In this systems production of both electricity and hot water is done simultaneously. In PV modules, as the module temperature increases, the efficiency of the module drops down. In hybrid modules, the module heat is
absorbed in order to produce hot water. In this way, PV efficiency is optimized
as the heat is transferred into water for hot water production.

Solimpeks Corp.has launched its Volther hybrid photovoltaic-solar thermal collector, which
produces electricity and hot water simultaneously. The hybrid system allows
extra module heat to be absorbed to produce hot water while optimising
efficiency, the company says.
Historically, the main drawback of many conventional photovoltaic (PV) systems has been the high initial cost and
limited amount of electrical output compared to the solar input. This new system
allows excess heat to be recaptured and boosts the system's return on investment
(ROI), announces Solimpeks.

Any PV cell is negatively affected by heat, with output dropping by around 0.5 % for every Kelvin degree. A 10-degree rising
in temperature, for example, would mean a loss in power output of about 5%.
Scientists at Solimpeks have turned this problem into a solution by developing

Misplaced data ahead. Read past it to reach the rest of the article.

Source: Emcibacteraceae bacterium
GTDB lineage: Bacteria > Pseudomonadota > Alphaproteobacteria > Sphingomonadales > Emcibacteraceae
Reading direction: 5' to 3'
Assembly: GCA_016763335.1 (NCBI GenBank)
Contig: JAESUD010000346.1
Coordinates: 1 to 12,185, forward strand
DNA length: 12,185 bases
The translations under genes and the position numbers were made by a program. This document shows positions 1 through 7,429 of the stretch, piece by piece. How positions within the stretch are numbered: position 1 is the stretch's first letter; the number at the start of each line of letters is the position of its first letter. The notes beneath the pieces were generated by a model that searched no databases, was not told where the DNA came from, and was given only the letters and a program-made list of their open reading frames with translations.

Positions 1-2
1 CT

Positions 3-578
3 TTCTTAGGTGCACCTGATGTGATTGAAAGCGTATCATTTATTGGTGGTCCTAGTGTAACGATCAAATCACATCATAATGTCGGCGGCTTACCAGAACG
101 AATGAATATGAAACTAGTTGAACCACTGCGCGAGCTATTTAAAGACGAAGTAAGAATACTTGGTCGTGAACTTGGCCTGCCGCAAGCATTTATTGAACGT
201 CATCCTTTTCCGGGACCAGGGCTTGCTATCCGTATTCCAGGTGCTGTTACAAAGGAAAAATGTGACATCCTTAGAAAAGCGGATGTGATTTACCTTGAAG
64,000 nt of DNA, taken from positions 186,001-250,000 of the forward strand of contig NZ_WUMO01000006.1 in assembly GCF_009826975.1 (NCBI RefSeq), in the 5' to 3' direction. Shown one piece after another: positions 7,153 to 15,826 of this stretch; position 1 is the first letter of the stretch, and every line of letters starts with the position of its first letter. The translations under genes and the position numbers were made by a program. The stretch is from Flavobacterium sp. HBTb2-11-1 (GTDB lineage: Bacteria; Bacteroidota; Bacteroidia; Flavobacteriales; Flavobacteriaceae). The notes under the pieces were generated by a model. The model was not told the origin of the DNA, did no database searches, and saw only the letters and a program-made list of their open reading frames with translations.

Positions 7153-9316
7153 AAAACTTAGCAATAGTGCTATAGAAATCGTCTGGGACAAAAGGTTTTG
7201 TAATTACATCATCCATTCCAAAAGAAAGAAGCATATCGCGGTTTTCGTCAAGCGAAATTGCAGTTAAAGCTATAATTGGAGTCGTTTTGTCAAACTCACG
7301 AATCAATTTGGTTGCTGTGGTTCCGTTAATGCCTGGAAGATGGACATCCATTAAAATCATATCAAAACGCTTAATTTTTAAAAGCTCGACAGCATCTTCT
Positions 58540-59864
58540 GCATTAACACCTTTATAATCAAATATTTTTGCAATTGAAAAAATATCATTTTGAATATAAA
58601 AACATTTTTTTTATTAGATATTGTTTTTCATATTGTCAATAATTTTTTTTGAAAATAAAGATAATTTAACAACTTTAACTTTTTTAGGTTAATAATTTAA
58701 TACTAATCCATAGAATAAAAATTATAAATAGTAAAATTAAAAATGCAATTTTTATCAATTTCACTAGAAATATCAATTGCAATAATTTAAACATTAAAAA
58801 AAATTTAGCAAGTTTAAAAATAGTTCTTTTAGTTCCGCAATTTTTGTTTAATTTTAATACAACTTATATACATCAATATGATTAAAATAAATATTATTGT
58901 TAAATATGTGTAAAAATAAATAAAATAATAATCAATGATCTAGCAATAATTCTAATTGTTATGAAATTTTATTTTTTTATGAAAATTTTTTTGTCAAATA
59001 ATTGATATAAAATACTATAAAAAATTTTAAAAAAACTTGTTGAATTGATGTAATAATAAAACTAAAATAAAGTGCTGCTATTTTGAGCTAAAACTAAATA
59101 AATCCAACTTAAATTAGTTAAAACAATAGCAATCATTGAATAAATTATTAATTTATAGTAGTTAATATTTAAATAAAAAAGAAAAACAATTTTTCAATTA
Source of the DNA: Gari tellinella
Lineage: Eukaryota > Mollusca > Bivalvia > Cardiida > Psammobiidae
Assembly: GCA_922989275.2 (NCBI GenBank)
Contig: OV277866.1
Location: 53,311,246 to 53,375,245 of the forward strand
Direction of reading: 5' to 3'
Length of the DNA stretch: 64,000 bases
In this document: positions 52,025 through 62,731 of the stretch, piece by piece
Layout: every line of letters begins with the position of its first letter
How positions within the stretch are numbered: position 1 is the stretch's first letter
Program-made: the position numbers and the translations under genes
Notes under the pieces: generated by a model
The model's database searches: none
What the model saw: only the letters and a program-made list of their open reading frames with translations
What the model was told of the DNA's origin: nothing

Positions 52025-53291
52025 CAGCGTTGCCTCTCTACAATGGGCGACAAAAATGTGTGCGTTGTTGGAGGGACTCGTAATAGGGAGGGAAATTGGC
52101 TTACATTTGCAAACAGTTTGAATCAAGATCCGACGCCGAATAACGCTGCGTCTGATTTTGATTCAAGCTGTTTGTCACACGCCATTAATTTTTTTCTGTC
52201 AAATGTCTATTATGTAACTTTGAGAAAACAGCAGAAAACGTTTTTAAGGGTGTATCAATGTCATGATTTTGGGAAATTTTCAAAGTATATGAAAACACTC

its “PV-T”: a hybrid PV and solar thermal collector, which enables the PV cells
to be cooled using water circulating around them. The result, greater electrical
output from the cells and the production of hot water.

As well as increasing PV module performance, the PV-T hybrid collectors mean that less roof
space is required for the same output of electricity and hot water, since only
one system is needed as opposed to a solar thermal array and PV array
side-by-side. Furthermore, Solimpeks reports that the hybrid PV-T system’s ROI
is shorter than the PV systems, and because PV cell temperature is reduced, the
lifetime of cells is lengthened.

According to the Turkish company, calculations by several scientific organisation and universities show that an
average family house in northern Europe would require only 25 square-metres of
PV-T collectors to meet its hot water and electricity demands.

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